SHASHANK AND PRIYADARSINI ON TRADITION, TRAVEL AND TECHNOLOGY
`You can't strike that perfect balance'
It's thrilling to convey emotions, especially through your eyes Priyadarsini
If his diamond kadkans (ear drops) remind you of vintage musicians, her mukkuti's (nose stud) quaint charm makes you wish you had inherited one from your grandmother. It's not just about the ethnicity of their appearance or the art they have passionately made their profession. When it comes to creative exposition, the boyish-looking (he is 20 something) front-ranking flautist Shashank is adventurous and likes to be ahead of his time. While Bharatanatyam danseuse Priyadarsini Govind, who always puts her best face forward, (her abhinaya is a collage of emotions) is restrained and in-tune-with-time type. He gives music lessons on the phone to his overseas students and she recently brought out an audio CD-cum-DVD of varnams. A globe trotting Carnatic musician, Shashank lives for the most part of the year in Europe and America (he's even got an accent). Priyadarsini is preparing for her forthcoming U.S. tour. So three Ts (tradition, travel and technology) dominate the Take Two at GRT Grand. Chitra Swaminathan listens in.
Shashank: I was just a toddler when my flautist-father (then a professor of biochemistry in Bangalore) discovered my musical ability and made a conscious effort to expose me to classical tunes. I grew up watching him play the flute. I started training when I was six years old, initially in Carnatic vocal from Palghat K. V. Narayanaswamy. My debut kutcheri was at the age of 11. The most exciting and unnerving moment was when I performed at the Music Academy Sadas (1991) in front of 500 senior musicians.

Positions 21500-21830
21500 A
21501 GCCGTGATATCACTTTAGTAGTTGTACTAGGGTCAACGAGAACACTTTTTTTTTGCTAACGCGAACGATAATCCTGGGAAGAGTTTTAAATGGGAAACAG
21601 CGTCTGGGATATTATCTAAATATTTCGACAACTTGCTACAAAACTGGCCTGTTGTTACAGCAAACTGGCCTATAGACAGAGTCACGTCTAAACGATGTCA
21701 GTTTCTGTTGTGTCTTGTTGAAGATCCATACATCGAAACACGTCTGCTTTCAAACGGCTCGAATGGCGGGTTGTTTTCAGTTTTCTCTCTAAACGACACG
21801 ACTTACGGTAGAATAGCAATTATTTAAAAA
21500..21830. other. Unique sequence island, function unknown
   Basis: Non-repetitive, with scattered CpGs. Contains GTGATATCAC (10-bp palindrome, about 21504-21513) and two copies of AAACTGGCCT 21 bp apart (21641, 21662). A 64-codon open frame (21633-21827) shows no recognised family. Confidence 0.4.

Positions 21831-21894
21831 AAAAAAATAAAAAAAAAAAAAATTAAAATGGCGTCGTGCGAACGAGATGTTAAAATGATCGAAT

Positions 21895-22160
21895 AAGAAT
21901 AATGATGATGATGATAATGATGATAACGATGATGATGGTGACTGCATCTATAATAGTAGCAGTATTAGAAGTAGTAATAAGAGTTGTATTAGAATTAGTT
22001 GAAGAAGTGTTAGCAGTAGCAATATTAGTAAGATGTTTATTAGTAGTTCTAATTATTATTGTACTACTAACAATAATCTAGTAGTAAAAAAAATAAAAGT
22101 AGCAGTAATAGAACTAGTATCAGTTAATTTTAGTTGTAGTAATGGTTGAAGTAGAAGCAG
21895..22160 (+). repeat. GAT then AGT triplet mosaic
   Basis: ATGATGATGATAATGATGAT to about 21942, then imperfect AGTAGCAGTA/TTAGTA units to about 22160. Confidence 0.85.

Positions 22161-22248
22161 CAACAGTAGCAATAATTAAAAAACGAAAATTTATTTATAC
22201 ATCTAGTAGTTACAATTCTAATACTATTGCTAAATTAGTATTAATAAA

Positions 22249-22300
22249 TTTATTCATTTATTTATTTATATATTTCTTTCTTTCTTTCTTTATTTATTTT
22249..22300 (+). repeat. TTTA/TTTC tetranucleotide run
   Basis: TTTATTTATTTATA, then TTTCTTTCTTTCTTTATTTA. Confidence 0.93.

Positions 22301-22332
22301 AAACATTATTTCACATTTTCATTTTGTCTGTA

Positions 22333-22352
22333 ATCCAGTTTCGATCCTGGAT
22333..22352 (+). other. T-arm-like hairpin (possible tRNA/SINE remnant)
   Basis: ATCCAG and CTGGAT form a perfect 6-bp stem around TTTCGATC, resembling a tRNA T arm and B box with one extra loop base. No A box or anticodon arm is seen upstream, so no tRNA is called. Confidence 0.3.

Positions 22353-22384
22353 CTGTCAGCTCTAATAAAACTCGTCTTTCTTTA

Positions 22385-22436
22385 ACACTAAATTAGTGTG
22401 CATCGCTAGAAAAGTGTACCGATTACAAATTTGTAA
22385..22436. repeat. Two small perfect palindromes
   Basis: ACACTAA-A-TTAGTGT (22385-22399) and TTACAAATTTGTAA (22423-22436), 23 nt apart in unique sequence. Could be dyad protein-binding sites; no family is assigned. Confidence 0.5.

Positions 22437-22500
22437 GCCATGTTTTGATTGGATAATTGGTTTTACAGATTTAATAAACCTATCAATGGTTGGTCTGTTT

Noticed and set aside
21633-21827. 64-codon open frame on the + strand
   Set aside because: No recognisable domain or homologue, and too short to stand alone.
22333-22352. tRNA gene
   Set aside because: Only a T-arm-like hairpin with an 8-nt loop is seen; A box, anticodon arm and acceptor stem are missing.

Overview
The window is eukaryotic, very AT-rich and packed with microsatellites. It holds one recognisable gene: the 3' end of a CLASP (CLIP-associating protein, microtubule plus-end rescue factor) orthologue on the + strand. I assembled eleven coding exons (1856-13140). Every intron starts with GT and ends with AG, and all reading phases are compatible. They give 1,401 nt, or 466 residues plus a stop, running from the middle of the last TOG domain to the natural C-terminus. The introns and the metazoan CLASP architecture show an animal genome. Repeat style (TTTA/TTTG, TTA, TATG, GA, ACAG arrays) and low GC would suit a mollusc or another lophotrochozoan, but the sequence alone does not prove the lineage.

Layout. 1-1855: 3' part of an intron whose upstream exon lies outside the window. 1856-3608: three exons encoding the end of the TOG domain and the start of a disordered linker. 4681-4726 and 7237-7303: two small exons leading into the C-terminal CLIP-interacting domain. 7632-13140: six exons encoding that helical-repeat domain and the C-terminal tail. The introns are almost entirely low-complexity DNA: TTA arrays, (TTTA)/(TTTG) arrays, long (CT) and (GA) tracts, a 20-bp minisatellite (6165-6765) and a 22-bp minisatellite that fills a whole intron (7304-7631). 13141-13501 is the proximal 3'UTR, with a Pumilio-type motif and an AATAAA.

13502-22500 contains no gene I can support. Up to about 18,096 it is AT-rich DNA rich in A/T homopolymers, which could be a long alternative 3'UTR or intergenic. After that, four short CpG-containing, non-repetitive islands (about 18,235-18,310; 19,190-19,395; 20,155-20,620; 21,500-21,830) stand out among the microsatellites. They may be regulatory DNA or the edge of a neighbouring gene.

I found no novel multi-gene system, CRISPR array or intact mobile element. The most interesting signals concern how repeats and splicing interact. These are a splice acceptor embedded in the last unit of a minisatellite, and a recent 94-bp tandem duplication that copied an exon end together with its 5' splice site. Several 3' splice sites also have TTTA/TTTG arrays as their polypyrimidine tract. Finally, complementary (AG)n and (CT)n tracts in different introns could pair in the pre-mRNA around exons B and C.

Priyadarsini: For me too, dance was part of growing up. We are fortunate to have been groomed by our families in the classical arts and time-tested values.
Shashank: It's a scary situation though. You might or might not make it as an artiste despite years of training. At least these days you have the option of taking up teaching.
Priyadarsini: In that respect the family's decision to put you through a sound training matters a lot. You need a strong support system at home to keep your spirits high during those days of rigorous training. You are fortunate that your father gave up his job and focussed all his attention on shaping your career.
Shashank: My school too extended a lot of support. I would skip school many days and still would be welcome when I entered. No picnics or movies for me. It was only music and more music.
Priyadarsini: Is it only music even now? (smiles)
Art-talk at home
Shashank: I think it's become more channelled after Shirisha's coming into my life (he got married to Shirisha, a Bharatanatyam dancer from Bangalore, last month). I was keen on marrying an artiste. For even if she does not make a career of her art, her grounding in it could help build a harmonious relationship. So it would be art-talk all the time at home. (Laughs aloud)
Priyadarsini: Don't you think it is essential for artistes to go out, meet people and observe life? You never know where your inspiration and ideas come from.